Although many people think that the only way to get a rewarding job is to follow the traditional process of applying to advertised positions, the truth is that there is a huge amount of unadvertised and “word-of-mouth” hiring that goes on, particularly by nonprofit organizations like museums and small local businesses.
Non-profits like museums often have very limited budgets, and so they may decide to only announce a job on their own website, rather than spending the money to post it on professional job boards.
Museums (like many colleges with their adjunct teacher pools) may also maintain a running candidate pool upon which they draw whenever positions open in the future. Thus, it makes sense to notify them of your interest and eligibility should an appropriate job become available.
Increase the range of your available job opportunities by writing letters of interest in current or future unadvertised jobs.
What to Include in the Cover Letter
When applying for an unadvertised position, you will need to include a cover letter with your resume to state your interest as well as to start selling yourself.
The cover letter should highlight some of your most relevant qualifications and experiences, enhance your resume, and (hopefully) increase your chances of being called for an interview. Use examples from volunteer work and educational and work experiences which are relevant to the types of positions that interest you.
Cover Letter Example for a Job at a Museum
Here's an example of a cover letter written for unadvertised development/administration positions at a museum. Download the cover letter template (compatible with Google Docs and Word Online).
Cover Letter Example for a Job at a Museum (Text Version)
123 Main Street
Anytown, CA 12345
September 1, 2018
Director, Human Resources
The Science Museum
123 Business Rd.
Business City, NY 54321
Dear Mr. Lee,
I am submitting my resume for your consideration with regard to future openings within the development department of The Science Museum.
My past experiences have prepared me well for a variety of development and administrative duties. As a Supervisor for my university's $2.75M Annual Fund, I maintain and report on a broad spectrum of donor-related information for over 100,000 alumni. This necessitates my familiarity with a diverse staff of both students and administrators, and an awareness of new and continuing initiatives. Additionally, as an intern at a premier clinic for science research, I developed databases for a vast number of patient records, which required self-initiation and excellent time-management skills.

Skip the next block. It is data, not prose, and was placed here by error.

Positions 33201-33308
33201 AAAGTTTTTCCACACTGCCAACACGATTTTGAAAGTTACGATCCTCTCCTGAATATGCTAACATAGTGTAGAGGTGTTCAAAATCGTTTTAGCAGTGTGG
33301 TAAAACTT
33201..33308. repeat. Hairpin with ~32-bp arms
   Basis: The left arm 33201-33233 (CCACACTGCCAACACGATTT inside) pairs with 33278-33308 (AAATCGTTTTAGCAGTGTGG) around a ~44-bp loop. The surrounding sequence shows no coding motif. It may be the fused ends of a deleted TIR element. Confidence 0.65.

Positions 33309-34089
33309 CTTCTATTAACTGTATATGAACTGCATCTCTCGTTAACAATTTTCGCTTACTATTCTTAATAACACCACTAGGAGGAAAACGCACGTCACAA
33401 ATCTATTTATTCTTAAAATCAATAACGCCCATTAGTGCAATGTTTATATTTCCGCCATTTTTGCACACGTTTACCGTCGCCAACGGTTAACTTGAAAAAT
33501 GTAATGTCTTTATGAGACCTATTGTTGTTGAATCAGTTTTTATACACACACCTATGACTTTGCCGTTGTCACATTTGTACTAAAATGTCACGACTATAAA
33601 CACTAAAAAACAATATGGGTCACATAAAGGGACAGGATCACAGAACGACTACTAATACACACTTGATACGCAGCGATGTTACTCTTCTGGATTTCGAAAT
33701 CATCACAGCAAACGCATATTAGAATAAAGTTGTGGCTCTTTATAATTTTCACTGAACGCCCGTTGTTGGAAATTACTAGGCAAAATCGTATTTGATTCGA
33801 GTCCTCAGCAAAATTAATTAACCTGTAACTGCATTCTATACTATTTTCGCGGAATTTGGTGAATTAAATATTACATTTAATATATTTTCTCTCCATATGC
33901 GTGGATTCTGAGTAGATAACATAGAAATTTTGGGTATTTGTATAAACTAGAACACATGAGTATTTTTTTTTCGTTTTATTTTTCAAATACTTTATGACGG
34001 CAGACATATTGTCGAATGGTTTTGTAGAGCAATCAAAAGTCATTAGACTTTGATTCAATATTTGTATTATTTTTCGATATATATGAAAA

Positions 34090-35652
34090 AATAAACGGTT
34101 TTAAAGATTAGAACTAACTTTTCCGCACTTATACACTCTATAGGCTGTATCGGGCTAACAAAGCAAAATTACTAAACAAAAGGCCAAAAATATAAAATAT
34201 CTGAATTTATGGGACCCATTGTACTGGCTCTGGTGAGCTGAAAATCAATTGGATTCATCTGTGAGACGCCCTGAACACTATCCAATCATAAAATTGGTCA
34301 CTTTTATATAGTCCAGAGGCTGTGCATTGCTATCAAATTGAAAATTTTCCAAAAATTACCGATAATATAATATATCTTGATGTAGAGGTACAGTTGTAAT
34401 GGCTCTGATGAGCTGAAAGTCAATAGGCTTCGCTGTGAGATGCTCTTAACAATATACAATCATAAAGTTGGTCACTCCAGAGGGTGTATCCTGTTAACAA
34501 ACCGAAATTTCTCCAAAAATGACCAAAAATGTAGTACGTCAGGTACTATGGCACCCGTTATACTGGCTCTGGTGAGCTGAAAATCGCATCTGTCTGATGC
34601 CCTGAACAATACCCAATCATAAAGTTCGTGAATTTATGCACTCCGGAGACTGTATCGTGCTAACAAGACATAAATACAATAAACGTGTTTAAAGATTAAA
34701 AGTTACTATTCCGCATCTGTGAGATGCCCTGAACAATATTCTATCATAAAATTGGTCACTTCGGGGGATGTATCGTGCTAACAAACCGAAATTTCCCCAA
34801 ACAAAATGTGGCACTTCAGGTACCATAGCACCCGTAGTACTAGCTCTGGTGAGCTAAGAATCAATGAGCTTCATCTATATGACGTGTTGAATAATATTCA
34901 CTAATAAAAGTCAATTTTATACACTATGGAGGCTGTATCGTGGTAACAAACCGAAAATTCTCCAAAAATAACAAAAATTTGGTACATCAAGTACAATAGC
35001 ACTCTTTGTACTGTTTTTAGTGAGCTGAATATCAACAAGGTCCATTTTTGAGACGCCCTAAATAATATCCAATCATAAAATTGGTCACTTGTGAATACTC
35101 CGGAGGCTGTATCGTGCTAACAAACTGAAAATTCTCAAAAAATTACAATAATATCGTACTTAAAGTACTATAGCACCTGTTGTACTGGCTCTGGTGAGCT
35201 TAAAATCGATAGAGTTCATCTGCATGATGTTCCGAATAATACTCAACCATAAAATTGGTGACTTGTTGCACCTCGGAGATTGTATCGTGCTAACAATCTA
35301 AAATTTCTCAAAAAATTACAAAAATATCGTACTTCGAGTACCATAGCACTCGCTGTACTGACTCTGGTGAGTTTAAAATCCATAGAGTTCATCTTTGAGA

Furthermore, as a Residential Advisor, I facilitate the planning and implementation of dozens of events in a variety of settings for 700 residents. Moreover, my degree in Biology emphasizes attention to detail, problem solving, written and oral skills, and information analysis. These abilities would greatly add to my effectiveness as a member of a development team.
I am drawn to The Science Museum because I am committed to working in a field that promotes civic education, demonstrated by my past volunteerism and employment in university development. Given my my background in the sciences, I admire the contribution that The Science Museum makes to scientific exploration, and I would be honored to be a part of the development department.
My salary requirements are negotiable. I am looking forward to learning more about employment opportunities, and can be reached via email at firstname.lastname@example.org or by telephone at 555-555-5555.
How to Send an Email Cover Letter
If you're sending a cover letter via email, you don’t need to list the employer’s contact information. Instead, list your name and the job title in the subject line of the email message.
Open your email message with a respectful, professional salutation before launching into your narrative text. Finally, remember to include your contact information (physical address, phone number, email address) in your email signature.
Tips for Getting a Development / Museum Job
If you picture yourself thriving within a non-profit development or museum job, consider volunteering for a position as a docent or an unpaid intern with the organizations you are interested in. Hiring managers typically prefer to fill new positions with either talented volunteers they themselves know or with candidates recommended to them, through word-of-mouth, by their current employees. Volunteering is typically the best way to “get your foot in the door” if you are an emerging professional with little related job experience.
If you are focusing on development, then keep a running list of events you have organized either as a college student or as a volunteer within your community. Include details about their budgets, their number of participants, and their ultimate fund-raising results. You’ll thus be armed with some impressive, quantifiable examples of your development prowess which will elevate your candidacy above those of others who can’t demonstrate comparable fund-raising or donor solicitation expertise.
If you’re still debating whether museum work is for you, here’s some information to consider. According to the Bureau of Labor Statistics, most entry-level museum archivists, curators, and conservators require a master’s degree in history, art history, museum studies, archaeology, archival studies, or library science for consideration. Museum technicians, however, typically only need a bachelor’s degree in one of these fields.
In 2018, the median pay for archivists, curators, and museum workers was $48,400 per year ($23.27 per hour). The job outlook between 2018 and 2018 is positive, with an anticipated growth of 9% in available jobs.